Shrimp exports could drop 17 percent in 2015

Shrimp exporters expect to gross 3.2 billion USD in revenue in 2015.
Shrimp exporters expect to gross 3.2 billion USD in revenue in 2015, an annual decline of 17 percent, due to shrimp disease and export difficulties in the first half of this year, said the Vietnam Association of Seafood Exporters and Producers (VASEP).

According to the General Department of Customs, the sector brought home only 1.2 billion USD from January-June, down 29 percent from a year earlier.

Frozen white-leg and tiger shrimps as materials made up the majority of the revenue with 741 million USD (down 30 percent) and 412 million USD (down 31) percent, respectively.

The decline has led to a considerable reduction in seafood exports, as shrimp is a key aquatic export commodity.

Deputy General Director of the General Fisheries Department Nguyen Huy Dien attributed the decline to the increasing global shrimp supply and resultant price reductions.

Technical, tariff and non-tariff barriers along with foreign currency exchange rate fluctuations also affected local shrimp exports, he said.

Despite the gloomy situation, Secretary General of the VASEP Truong Dinh Hoe said there are still positive signs.

Last June, shrimp output of major competitors such as India, Indonesia and Thailand failed to reach the set targets and harvesting periods in these markets have ended. Meanwhile, the appetites of key shrimp importers are increasing presenting a good opportunity for Vietnam to increase exports in the last six months of this year and increase shrimp prices by 5-10 percent.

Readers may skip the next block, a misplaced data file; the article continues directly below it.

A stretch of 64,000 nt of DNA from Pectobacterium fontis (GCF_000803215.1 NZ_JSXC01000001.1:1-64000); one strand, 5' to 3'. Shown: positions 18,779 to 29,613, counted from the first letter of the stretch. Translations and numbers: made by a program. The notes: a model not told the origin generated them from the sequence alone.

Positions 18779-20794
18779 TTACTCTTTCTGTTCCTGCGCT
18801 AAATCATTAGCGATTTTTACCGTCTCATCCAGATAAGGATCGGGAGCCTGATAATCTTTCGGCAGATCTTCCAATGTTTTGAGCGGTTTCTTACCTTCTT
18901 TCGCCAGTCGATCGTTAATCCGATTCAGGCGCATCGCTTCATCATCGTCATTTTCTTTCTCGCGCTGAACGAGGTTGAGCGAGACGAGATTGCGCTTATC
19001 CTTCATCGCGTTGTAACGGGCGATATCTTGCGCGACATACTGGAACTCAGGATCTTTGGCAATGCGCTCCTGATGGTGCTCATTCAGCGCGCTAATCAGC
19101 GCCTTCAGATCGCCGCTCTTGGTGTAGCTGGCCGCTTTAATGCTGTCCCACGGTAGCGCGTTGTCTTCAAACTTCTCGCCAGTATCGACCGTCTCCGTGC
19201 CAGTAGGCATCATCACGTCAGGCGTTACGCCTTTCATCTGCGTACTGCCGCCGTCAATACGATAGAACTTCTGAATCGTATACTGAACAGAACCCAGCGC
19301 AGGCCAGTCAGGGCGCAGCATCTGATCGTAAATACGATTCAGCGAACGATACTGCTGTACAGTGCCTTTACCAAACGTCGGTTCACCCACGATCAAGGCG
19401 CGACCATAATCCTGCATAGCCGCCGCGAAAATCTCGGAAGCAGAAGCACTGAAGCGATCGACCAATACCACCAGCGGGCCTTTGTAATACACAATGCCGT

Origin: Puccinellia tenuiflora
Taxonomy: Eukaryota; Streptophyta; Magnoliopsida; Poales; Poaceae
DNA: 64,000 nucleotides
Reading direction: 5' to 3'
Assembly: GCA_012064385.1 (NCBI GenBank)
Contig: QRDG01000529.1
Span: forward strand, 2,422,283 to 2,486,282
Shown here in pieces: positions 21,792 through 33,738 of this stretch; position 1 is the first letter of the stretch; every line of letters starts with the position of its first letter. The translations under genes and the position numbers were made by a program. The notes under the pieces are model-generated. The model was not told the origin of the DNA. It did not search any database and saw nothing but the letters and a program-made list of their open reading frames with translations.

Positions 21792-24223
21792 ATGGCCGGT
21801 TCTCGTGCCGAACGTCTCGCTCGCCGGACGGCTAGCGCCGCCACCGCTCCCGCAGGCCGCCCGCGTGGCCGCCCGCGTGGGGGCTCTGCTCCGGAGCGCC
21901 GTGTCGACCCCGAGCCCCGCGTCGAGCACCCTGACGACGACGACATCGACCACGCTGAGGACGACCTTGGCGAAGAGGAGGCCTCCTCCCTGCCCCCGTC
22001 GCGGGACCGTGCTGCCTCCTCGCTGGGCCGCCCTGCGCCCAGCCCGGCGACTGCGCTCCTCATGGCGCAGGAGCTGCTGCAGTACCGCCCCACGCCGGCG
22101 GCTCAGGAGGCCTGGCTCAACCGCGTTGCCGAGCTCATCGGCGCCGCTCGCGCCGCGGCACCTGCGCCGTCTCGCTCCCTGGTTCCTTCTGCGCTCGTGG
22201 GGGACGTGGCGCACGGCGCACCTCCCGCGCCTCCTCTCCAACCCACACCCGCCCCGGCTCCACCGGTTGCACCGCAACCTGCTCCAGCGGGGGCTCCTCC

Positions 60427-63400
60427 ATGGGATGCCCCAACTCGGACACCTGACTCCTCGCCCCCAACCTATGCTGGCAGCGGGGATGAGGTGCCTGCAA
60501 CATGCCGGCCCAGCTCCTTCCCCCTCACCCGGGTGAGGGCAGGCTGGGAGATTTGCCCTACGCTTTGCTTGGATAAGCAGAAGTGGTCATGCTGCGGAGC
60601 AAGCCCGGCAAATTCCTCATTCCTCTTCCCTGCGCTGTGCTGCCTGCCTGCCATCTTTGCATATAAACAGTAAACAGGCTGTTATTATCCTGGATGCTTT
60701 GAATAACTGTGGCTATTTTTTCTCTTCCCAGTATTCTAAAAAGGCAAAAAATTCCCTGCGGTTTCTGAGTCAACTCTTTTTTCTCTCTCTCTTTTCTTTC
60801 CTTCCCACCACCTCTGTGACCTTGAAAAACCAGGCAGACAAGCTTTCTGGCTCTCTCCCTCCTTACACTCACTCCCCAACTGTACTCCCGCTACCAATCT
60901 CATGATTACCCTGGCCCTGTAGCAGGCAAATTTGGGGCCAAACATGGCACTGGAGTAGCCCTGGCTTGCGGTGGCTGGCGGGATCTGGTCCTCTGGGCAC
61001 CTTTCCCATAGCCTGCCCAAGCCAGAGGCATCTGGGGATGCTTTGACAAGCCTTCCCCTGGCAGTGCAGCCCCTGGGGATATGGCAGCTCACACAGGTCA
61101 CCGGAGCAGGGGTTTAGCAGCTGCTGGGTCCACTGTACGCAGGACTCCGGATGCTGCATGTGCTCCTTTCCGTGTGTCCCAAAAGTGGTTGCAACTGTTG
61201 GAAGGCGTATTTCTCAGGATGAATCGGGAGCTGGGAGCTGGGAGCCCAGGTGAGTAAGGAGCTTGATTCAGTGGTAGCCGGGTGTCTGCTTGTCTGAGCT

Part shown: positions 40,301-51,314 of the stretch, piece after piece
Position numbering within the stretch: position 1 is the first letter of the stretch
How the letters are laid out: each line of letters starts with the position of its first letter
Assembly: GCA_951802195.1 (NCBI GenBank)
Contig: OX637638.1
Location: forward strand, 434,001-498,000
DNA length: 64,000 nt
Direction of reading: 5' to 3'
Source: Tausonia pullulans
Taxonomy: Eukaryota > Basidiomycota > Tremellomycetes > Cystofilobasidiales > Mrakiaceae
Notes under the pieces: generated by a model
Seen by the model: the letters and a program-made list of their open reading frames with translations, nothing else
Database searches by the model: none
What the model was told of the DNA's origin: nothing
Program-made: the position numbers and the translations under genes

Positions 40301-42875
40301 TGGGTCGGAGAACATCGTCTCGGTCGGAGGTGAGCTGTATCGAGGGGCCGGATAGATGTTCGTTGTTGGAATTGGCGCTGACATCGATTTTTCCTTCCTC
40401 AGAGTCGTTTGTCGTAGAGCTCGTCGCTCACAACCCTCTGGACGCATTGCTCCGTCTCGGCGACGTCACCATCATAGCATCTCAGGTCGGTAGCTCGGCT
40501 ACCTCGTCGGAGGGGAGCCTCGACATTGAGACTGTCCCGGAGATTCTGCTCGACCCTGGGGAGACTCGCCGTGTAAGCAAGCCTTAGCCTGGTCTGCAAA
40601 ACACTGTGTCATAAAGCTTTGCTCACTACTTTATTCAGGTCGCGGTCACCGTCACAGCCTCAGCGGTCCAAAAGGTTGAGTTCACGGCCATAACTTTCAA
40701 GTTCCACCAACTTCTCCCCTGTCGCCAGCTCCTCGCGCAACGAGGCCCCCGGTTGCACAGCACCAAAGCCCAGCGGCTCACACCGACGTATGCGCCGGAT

Furthermore, free trade agreements signed between Vietnam and promising seafood importers like the Republic of Korea and the Eurasian Economic Union are expected to make it easier for shrimp export activities.

The State Bank of Vietnam (SBV) has recently increased the inter-bank average exchange rate between VND and USD by one percent, a positive sign for the sector’s recovery.

To tap these opportunities, businesses should strictly implement regulations on food safety and technical standards of foreign importers, he said, adding that the State should enact policies on foreign exchange rate and interest rates to help reduce domestic shrimp production costs and increase competitiveness.-VNA

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